Or, how little children should mind their elders.
The laughter of children echoed through the pastoral valley. Life here in a community too small to have it’s own name ran at a pace all it’s own. If it was not for the inhabitants growing old and the occasional birth of a baby one would swear life stood absolutely still. You could think that, but you would be wrong.
Days were spent tilling the soil, looking after animals and keeping house. There was but one road going both in and out of the valley. No crimes had ever been committed here, and though a few of its inhabitants had moved out, they were few in number. It was by all accounts a life of pleasant routine.
Not too many people had ever lived here, judging from the graveyard there were more than 300 souls gone to the afterlife from here. Roughly that’s one citizen for every year of the valley’s 300 year life. No-one remembered who founded the settlement or in what year but the first death was recorded in 1706 a Bryce Sand, no indication if it was a male or female Bryce Sand nor what this person did for a living. A life with as little to make it remarkable as each passing day here.
So it came as a great shock that grey October day that three little boys, two brothers and their friend, went missing. October days were slow and lazy, the harvest was already put away and shared with neighbours. The children were all home schooled together at Miss Miller’s house, all twelve of them, just as they had been since Miss Miller was about twenty and she’d be nearly eighty now. The great love of her life had died in one of the great wars and she was unable to commit herself to any other man. Instead she vowed to educate every child born in this valley to be upright and peaceful so there would be no more wars. She was bent over, heavy with the knowledge of all the wars that had come since making the great promise to herself. Still she should be proud of herself, for in the valley itself life had gone without any fights, without any incident whatever.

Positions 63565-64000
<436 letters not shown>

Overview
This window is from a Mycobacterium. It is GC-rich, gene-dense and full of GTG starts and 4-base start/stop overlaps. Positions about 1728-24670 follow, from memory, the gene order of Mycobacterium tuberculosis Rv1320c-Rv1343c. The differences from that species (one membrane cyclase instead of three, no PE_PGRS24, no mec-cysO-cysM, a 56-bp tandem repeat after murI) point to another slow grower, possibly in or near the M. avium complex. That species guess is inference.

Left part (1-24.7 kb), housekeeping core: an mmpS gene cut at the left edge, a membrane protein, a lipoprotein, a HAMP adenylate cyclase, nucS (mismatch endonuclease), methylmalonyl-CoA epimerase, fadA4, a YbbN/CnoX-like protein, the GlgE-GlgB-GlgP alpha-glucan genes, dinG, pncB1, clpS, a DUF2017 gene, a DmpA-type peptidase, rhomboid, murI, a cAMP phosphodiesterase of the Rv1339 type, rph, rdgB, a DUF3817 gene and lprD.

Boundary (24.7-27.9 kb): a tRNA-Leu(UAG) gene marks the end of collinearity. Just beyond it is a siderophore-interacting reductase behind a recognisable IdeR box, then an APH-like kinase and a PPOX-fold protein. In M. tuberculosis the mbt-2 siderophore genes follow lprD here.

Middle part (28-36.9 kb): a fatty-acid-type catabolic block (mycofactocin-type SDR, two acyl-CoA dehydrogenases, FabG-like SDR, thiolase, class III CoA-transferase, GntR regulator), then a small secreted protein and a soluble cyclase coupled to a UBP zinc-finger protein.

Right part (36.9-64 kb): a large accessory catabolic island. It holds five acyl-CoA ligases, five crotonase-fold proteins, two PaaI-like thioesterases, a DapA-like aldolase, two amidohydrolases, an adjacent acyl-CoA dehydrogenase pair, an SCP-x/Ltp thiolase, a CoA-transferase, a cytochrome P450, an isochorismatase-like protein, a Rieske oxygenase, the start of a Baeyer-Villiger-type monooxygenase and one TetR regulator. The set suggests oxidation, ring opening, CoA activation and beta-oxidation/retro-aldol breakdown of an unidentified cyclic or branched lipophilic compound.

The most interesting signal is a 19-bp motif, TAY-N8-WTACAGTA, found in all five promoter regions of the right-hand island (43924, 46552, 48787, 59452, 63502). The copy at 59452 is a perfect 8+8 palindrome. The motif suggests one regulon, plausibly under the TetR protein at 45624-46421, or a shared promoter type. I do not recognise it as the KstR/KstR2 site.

Her influence carried over into the everyday as all her students, three generations of them shaped life in the Valley. The citizen’s in the valley had counted themselves out of every census in living memory, no wars were funded by this valley and they had no need for federal services, they could look perfectly well after themselves. There was no police, no jail, no court.
They should have been in school that day, that John and Jack and their friend Luke. Somewhere between Miss Miller’s and home the boys had gone missing. Miss Miller had assumed the boys had taken ill with the cold or flue and since the valley had no telephone it was no immediately checked on. No one could have thought it would be anything else.
It was something else. That morning the three had met up as usual. Luke had shared some of his cake with the other two. They had chatted about the new foal at the Miller’s. White horses were born only very rarely in the valley. God seemed to favour brown for horses.
They were nearly halfway to the old schoolhouse when all three heard something. None of them knew what it was exactly, only that no one they knew had a voice anything like it. Still, whatever of whoever it was, was asking for help and the all three knew what needed to be done. They needed to go and see if they could help and if they could not they should fetch someone who could.
There was a small patch of forest where the voice emanated from. A little forests on the east side of the valley before the river. A small brook ran through it and the boys knew there were caves in this forest up against the hillside which were dangerous. The caves were from a long, long time ago, before the families had moved here, when other strange people had lived here. Inside the caves there were paintings of large cat life animals and lizards such as no one had seen ever in real life. Those were stories of course, in modern times no-one had dared go into the caves because they knew it was dangerous and everyone was quite happy without having any danger in their lives.
The boys ran into the forest, convinced that there was hero business to be done. They had long talked of being like super heroes, able to fly, to save the innocent from harm. Maybe this was their day to become heroes. That was a far as they had thought it out. They ran from one direction to the other as the voice seemed to change a great deal. At last they were exhausted and could not run any longer.
John had blisters on his feet and was complaining a lot. Luke was hungry and had started his lunch sitting on a large rock by what might have been an opening to a cave.. Jack had not quite run out of energy and paced up and down the path kicking stones. He kicked one rather hard and it went flying. They heard a small scream, it cam from right over Luke’s head. It was a very good thing that the three had used the bathroom before leaving home or all three would have been standing there in wet pants.